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Public Services and Procurement Canada

3.1.1. Planning the procurement

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  1. A non-exhaustive list of some of the factors that the client and the contracting officer can take into account when developing the procurement strategy are listed as follows:
    1. the method of supply;
    2. total estimated cost including all options, as well as maintenance and storage costs, as applicable;
    3. contract period;
    4. delivery requirements;
    5. the procurement schedule;
    6. evaluation procedures and method of selection;
    7. environmental factors;
    8. commercial products versus customized solutions;
    9. risk factors;
    10. limitation of liability or indemnification;
    11. possible use of a fairness monitor;
    12. the participation of small and medium enterprises;
    13. Indigenous considerations;
    14. accessibility requirements;
    15. other national objectives;
    16. compatibility with existing solutions;
    17. the opportunity to consolidate requirements;
    18. disposal of the product, if applicable, and
    19. renewal (procurement of a replacement good or service and all transfer costs).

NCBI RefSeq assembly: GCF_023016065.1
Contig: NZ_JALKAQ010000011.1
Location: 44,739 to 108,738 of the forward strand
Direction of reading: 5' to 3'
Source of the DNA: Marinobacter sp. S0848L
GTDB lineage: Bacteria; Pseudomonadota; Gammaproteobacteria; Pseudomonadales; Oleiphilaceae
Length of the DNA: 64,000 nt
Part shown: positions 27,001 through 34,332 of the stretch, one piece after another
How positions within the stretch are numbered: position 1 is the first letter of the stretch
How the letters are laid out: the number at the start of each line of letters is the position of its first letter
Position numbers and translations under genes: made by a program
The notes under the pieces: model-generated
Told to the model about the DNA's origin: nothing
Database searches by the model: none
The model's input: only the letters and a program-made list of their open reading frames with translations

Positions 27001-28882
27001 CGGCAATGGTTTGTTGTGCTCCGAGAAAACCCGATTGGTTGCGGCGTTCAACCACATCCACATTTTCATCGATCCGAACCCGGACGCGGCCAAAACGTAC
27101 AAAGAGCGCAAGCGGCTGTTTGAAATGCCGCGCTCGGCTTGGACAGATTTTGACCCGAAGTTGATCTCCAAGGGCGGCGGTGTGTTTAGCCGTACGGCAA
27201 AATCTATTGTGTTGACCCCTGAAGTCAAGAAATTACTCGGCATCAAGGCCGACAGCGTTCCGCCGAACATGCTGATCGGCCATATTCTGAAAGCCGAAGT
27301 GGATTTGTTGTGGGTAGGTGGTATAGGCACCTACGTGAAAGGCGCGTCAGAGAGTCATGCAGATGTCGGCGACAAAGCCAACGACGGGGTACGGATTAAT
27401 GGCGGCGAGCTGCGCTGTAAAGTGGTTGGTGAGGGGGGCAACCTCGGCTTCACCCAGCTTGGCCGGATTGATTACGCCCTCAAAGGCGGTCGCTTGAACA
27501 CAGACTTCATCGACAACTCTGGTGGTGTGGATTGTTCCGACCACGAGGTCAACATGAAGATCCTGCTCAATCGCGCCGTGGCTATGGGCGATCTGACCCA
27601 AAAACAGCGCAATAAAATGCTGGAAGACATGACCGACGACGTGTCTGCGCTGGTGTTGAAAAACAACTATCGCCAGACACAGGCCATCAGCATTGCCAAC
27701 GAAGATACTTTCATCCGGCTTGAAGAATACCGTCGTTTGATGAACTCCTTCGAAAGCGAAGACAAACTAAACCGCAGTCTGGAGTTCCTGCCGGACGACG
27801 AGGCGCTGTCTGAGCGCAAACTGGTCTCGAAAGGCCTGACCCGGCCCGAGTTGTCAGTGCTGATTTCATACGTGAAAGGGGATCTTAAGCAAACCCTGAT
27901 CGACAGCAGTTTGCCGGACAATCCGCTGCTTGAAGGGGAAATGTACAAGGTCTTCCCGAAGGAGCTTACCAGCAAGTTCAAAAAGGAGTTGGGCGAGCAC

2. The contracting officer is required to engage the services of a Price Support Directorate advisor when a procurement presents any of the following characteristics, in accordance with the Directive on the Use of Cost and Price Analysis ServicesThe information is only accessible to federal government department and agency employees.:
    1. Any potential sole-source procurement with a total estimated value of $1,000,000 or more, including applicable taxes, options and amendments.
    2. Any competitive procurement with a total estimated value of $1,000,000 or more, including applicable taxes and options, where only one compliant bid is received.
    3. Any competitive procurement with a total estimated value of $1,000,000 or more, including applicable taxes, with contract provisions for negotiated prices or where prices are likely to be negotiated as a result of a contract amendment.
    4. Any competitive procurement, with a total estimated value of $10,000,000 or more, including applicable taxes, options and amendments.
  3. The approval authority must be given the opportunity to approve or reject the proposed procurement strategy as early as possible in the process, to avoid the situation where a contracting officer has done significant work following a strategy which may not be approved.
  4. The procurement strategy must identify any deviations to contracting policies.
  5. If events during the procurement process result in a significant change in the procurement strategy, a revised procurement plan must be approved before implementation or completion of the procurement process.
  6. For related information, see 6.5 Procurement Approval Documents.